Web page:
“Is this us?” she said.
“Are you a guessing person?” he replied.
There is not much to guess to be truthful. It is North Station, Boston, 06:51:38 PM. There are nine empty platforms and only one that entertains a train: Track 8. Some of those that are waiting have made the obvious assumption and have started to board the train already. The others, including O’Malley, stand swapping glances from the train to the departure board. Their train is top of the list, the 06:55 PM to Haverhill, but the track has yet to be announced and they remain unconvinced. It seems an obvious choice, as already suggested, but O’Malley doesn’t go for it. He did once, and that time he had the luxury of an almost empty train, half a car to himself: a risk taken, reward given, and he who does not take risks does not drink champagne. On that occasion, as he sat in the half empty train, he looked out the window to see a train arriving at the last minute and his suspicions were confirmed: the one arriving was the one he wanted. He doesn’t do that anymore, take risks, for champagne can make you behave foolishly.
But as he expected, Track 8 is called for Haverhill three minutes before departure. The she-said-he-replied couple dart forward and O’Malley follows, along with about eighty other non-champagne drinkers, darting too with all the gusto of a half-marathon send-off, all dartlike with intent. It’s a semi-obese race mostly, for the good seats, but O’Malley is otherwise occupied with thoughts on why they always do that at stations, leave the track announcement to the last minute. He mutters several different styles of fuck to no one in particular, his favorite being an extended rasping faaacck squeezed through his teeth. In his mind he enters a room of cameras and monitors. He imagines one of the operators in room with a finger hovering over the departure board update button as if primed to launch a missile. Making sure he has the attention of his colleagues to witness some choice buffoonery, the operator thumbs the button to start the race saying, “And….they’re off.” It occurs to O’Malley that the operators of the cameras, monitors and train departure boards have to amuse themselves somehow.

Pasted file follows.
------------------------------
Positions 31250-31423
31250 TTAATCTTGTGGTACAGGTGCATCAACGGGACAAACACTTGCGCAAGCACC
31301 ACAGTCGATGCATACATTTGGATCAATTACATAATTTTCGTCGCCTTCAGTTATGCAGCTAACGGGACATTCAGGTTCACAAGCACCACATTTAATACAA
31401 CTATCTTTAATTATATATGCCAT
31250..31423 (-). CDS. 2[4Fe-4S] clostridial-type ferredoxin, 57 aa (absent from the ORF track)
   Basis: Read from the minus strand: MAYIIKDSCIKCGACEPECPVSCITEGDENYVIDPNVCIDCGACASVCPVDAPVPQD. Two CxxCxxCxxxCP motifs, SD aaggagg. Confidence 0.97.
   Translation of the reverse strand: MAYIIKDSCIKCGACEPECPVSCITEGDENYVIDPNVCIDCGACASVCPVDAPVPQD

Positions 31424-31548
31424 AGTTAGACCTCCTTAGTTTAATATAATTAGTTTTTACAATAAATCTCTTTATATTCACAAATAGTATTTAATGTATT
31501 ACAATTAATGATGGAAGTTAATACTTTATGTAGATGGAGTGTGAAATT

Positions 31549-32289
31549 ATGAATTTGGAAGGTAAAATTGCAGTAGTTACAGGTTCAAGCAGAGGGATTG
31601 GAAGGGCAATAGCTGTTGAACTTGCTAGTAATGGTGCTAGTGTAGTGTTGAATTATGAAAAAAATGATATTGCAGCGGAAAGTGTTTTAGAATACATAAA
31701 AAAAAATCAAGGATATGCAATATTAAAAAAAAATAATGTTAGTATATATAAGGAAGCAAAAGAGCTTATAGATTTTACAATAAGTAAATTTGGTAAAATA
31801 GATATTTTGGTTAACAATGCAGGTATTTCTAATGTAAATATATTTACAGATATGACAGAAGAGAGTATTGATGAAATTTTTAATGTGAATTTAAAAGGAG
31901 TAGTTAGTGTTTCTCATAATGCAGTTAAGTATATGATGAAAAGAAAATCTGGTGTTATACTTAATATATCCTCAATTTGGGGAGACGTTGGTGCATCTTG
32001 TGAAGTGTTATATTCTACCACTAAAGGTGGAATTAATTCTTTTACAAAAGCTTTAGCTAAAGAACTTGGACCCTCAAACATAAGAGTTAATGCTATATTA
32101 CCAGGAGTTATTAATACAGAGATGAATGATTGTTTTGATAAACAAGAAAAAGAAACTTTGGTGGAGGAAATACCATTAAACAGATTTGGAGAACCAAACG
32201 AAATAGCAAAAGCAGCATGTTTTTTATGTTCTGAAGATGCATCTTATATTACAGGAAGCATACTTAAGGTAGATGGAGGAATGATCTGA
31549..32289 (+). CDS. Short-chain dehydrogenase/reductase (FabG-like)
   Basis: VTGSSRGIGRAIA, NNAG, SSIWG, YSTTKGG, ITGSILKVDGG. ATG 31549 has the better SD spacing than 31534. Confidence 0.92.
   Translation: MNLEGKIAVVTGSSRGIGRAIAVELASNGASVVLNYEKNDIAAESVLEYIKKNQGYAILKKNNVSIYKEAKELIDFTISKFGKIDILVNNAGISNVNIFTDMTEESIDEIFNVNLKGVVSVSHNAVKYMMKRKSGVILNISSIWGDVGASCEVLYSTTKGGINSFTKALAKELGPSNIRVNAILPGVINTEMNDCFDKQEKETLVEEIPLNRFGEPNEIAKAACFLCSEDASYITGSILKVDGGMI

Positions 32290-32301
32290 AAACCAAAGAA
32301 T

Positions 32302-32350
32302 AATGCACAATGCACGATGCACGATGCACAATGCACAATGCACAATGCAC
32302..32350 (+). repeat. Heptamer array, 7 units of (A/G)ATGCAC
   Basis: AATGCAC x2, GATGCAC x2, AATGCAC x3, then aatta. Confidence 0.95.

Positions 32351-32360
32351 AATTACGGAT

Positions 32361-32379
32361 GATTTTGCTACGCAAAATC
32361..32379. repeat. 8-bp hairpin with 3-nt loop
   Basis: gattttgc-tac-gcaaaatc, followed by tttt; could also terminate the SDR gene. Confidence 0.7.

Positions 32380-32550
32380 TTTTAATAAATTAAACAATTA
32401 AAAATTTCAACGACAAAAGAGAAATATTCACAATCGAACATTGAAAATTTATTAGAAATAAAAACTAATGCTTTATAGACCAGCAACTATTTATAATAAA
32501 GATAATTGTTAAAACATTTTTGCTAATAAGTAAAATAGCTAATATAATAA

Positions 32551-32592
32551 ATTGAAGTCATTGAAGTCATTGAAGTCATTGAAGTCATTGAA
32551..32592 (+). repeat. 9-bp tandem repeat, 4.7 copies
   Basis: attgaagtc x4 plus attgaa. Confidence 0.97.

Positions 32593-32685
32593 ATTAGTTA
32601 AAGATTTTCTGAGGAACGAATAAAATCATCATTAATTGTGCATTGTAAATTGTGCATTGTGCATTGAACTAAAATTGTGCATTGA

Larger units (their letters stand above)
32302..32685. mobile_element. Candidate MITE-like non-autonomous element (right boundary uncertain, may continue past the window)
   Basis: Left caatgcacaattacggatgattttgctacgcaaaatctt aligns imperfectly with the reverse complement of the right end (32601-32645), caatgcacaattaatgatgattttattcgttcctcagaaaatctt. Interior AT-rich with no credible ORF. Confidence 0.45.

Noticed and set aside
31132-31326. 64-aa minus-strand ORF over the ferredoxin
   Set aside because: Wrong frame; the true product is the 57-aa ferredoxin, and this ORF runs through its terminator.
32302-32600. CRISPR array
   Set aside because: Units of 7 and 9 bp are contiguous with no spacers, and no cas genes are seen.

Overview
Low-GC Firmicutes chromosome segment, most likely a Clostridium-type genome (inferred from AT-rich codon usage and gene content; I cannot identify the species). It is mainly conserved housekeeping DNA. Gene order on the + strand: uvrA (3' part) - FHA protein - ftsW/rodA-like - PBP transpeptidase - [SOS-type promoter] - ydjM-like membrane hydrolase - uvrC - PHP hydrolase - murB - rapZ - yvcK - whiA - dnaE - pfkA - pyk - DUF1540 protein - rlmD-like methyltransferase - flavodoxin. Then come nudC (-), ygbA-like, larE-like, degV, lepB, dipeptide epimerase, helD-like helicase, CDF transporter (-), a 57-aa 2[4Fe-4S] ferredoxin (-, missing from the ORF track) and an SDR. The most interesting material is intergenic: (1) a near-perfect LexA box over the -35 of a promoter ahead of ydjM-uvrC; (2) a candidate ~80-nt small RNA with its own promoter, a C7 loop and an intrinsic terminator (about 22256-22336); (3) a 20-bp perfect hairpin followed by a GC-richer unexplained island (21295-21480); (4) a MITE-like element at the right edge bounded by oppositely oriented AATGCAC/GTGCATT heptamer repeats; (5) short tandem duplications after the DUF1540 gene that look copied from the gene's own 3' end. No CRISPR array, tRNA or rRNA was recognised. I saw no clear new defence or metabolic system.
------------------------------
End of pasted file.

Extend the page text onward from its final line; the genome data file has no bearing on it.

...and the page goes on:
The train fills up fast suggesting there was maybe a reason for the late announcement. O’Malley grabs a seat near the door, wonders who will take the free one beside him, and immediately organizes his arse to get comfortable, planting his case tightly to his right after removing his black notebook. He pushes his eye glasses up on top of his head for he needs bifocals and these ones are useless for objects in the immediate vicinity. He opens the black book and begins writing about himself and the situation. For no apparent reason O’Malley decides to call himself O’Malley in the prose. The man in front facing him starts roaring into a cell.
“Your’re kidding me,” He says. O’Malley immediately mutters the same three words in agreement along with several different styles of fuck, his favorite this time being a long silent thought fuck. The annoyance wears a yellow sports coat with a green waistcoat on top. O’Malley wonders what that is all about, but puts it down to a fashion sense as daft as his abrasive cell phone drama. He also has a blue checked shirt, the sort that is supposed to be iron-free; a hat that falls around his ears might be dedicated to a love of Sherlock Holmes and is the same color as his thick-thread brown corduroy trousers, and at the end of crossed legs both feet tap rhythm in green Doctor Martens.